The last fifteen years have seen a decline in enthusiasm for war amongst the British public, yet at the same time militarism is on the rise. These two developments are connected.
Public support for war has been drastically reduced by the death, waste and lies of the wars in Iraq and Afghanistan. Faced with a lack of support for military conflict, the establishment focuses instead on celebrating the armed forces.
Initiatives such as Armed Forces Day and Troops to Teachers form part of a steady militarisation of British society that has paradoxically developed at the same time as public enthusiasm for war has declined.
Meanwhile, the government has been reducing the numbers in the regular armed forces while seeking to get war on the cheap - by increasing the Army Reserve. But both the reserves and the the regular armed forces are failing to meet their recruitment targets, suggesting that violence and obedience are less popular then some would like to think. Politicians and generals desperate to increase recruitment are keen to push the militarist messages that help it along.
Examples of everyday militarism range from military visits to schools to the Invictus Games, from recruitment leaflets in cafes to deals with local authorities to grant privileges to military employers.
Perhaps one of the most bizzarre examples the militarisation of apparently progressive movements. Arms companies and armed forces now endorse LGBT events, gaining free publicity by claiming to support the very human rights whose work they undermine.
THE ALTERNATIVE: PACIFISM
In some ways, we have a strong peace movement in Britain The campaign against the Iraq war broke records for the numbers involved. Resistance to Trident renewal unites a disparate range of groups. Opposition to arms exports to oppressive rgimes is growing stronger and more visible.
At the same time, we are hampered by a reluctance to criticise war in itself. In resisting Trident, pacifists are happy to march alongside people who do not share their pacifism. But we suggest that Trident is a particularly dreadful symptom of a deeper problem.
Pacifism is about disobedience. It is about saying that we will no longer do as we’re told. We will not go along with the militarist lies. To declare yourself a pacifist - and to sign the peace pledge - is an act of rebellion.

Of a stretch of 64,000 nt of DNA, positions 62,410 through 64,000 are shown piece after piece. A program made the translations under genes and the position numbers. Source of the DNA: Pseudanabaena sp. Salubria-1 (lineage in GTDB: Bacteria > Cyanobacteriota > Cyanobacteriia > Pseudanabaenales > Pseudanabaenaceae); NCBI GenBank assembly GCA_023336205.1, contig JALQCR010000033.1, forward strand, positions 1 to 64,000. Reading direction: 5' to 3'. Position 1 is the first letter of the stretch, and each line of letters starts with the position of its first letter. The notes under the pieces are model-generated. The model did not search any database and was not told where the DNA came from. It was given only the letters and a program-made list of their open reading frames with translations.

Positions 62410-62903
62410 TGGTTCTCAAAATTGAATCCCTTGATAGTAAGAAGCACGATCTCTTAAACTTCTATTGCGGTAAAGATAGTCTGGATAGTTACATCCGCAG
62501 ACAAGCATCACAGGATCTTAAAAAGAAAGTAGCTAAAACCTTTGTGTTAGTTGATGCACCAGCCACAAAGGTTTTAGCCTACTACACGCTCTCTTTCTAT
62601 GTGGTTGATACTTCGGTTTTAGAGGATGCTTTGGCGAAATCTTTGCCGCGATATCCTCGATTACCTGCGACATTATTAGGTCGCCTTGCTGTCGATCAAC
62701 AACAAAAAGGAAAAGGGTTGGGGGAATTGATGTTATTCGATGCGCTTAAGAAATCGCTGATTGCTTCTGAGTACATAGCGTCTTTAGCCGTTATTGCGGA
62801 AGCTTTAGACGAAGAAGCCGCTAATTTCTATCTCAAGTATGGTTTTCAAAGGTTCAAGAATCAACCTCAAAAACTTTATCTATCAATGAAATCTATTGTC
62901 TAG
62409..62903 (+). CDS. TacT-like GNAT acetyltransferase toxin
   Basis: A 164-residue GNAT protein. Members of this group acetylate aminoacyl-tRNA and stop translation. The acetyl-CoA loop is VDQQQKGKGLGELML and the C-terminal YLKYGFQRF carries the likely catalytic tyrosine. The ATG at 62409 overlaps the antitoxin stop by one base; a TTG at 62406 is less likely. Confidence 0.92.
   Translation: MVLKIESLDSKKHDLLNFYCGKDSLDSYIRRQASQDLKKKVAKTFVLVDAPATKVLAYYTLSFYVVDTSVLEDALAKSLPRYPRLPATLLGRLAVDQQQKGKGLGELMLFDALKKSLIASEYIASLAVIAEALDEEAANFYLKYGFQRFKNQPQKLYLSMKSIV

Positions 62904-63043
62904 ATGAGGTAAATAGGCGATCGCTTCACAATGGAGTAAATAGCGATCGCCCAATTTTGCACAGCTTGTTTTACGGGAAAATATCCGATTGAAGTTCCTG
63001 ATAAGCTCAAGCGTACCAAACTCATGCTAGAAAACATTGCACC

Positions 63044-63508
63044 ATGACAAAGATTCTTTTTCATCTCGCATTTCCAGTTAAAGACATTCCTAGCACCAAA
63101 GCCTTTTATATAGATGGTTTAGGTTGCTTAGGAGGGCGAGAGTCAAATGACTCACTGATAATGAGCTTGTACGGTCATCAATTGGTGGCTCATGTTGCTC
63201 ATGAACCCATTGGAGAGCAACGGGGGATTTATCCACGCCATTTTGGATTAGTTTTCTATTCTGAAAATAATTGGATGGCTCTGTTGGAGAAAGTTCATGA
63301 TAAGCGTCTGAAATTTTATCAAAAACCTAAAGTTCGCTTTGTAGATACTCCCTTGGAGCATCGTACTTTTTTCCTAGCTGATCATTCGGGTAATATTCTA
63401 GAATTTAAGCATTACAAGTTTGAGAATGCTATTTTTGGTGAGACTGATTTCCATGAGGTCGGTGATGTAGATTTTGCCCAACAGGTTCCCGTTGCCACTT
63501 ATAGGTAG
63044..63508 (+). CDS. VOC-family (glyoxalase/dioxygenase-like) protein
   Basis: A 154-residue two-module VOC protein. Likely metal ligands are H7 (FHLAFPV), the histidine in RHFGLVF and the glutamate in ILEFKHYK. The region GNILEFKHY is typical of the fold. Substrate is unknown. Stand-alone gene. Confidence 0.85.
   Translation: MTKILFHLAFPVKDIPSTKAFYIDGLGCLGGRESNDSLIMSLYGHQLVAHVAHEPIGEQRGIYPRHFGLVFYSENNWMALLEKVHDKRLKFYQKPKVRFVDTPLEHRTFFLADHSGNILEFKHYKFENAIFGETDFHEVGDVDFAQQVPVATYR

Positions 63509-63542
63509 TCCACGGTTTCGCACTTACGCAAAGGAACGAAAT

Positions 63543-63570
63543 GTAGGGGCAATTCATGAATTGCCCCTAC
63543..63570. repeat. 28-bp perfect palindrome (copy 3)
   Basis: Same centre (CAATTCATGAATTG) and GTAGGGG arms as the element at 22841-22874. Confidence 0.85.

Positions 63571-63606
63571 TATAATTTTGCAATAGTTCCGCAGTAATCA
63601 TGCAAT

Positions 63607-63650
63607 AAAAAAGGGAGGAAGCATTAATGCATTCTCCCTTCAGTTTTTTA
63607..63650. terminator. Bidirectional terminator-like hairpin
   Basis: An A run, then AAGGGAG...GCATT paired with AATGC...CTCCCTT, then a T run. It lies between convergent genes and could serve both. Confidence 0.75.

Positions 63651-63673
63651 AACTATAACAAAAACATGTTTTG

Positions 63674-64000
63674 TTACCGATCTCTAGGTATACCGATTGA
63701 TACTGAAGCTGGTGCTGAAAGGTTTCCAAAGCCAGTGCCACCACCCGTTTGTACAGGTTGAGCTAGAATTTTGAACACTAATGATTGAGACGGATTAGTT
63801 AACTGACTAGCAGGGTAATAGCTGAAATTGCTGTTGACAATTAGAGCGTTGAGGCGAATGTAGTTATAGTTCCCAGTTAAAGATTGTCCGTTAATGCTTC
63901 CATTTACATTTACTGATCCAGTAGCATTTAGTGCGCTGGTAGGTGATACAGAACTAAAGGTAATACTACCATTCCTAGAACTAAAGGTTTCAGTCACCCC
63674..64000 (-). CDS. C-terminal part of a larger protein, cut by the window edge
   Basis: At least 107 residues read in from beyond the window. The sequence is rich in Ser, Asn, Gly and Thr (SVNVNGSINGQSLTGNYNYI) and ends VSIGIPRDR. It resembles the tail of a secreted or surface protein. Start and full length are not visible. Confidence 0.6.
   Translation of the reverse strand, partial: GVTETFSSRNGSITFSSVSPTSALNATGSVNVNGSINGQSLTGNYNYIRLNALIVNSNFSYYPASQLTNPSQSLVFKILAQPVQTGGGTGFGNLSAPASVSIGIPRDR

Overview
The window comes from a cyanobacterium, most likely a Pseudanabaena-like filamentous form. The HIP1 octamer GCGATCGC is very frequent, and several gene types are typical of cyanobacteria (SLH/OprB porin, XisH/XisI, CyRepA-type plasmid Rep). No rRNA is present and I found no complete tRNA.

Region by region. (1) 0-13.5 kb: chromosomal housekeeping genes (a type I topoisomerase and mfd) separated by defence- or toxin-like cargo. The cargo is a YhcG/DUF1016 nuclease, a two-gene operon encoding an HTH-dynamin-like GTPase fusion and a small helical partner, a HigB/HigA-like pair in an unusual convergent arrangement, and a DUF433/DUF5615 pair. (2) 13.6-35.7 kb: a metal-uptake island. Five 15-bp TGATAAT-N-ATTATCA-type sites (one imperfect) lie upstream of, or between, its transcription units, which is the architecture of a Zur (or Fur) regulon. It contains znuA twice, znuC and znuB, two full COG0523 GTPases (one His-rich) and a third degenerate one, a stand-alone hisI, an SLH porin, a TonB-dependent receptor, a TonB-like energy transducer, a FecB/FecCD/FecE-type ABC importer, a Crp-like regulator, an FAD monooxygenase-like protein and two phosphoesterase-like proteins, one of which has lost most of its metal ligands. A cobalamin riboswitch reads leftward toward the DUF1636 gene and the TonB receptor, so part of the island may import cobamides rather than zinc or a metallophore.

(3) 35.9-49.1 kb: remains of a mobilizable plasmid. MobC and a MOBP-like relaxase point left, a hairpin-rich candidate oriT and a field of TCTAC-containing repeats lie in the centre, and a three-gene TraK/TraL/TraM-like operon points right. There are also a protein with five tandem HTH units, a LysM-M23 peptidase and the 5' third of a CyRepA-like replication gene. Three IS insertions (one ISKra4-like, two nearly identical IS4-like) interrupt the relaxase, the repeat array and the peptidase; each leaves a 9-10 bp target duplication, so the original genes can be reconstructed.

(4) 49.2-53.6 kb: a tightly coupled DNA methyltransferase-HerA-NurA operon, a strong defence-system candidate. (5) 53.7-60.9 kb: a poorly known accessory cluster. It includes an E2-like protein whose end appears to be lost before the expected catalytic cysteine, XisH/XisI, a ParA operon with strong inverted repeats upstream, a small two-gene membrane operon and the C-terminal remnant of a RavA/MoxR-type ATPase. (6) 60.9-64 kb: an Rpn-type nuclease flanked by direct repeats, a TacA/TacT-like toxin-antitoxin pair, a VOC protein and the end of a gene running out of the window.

Pacifism is a rejection of both violence and passivity, embracing active nonviolence to resist war, oppression and inequality.
Pacifism, however, is about more than an individual refusal to take part in war. Pacifism involves a commitment to humanity, to the real security that comes with human rights, equality and a fair distribution of resources.
Pacifism means tackling the causes of war rather than trying to bomb away the symptoms. We cannot solve the world’s problems by telling children’s stories about goodies and baddies. We need long-term, messy and morally complex processes.
Pacifism involves making links with those working for peace overseas, forging movements that are just as international as the arms companies and military systems that we are struggling against.
Endorsing pacifism is a positive decision to follow a different set of values and to place conscience and humanity above calls for obedience and national loyalty.
The Peace Pledge Union is a union of people who have taken the peace pledge, declaring their refusal to co-operate with war and their desire to work against the causes of war. You can sign the peace pledge here and become a member of the Peace Pledge Union.
Ex-army personnel run school
Militarism and remembrance
Militarism is spreading in Britain
What covenent? what nation?
Militarisation of Britain
Puplis against militarism
Last one out turn off the lights
making room for peace living history
MoD youth policy pdf
Recognition of Armed Forces pdf
MoD Cadet related documents
We are collecting examples of everyday materials - adverts, packaging etc - that use images of violence or armed force to sell products or to promote a brand. If you have examples to share, please email us at firstname.lastname@example.org or tweet @PPUtoday.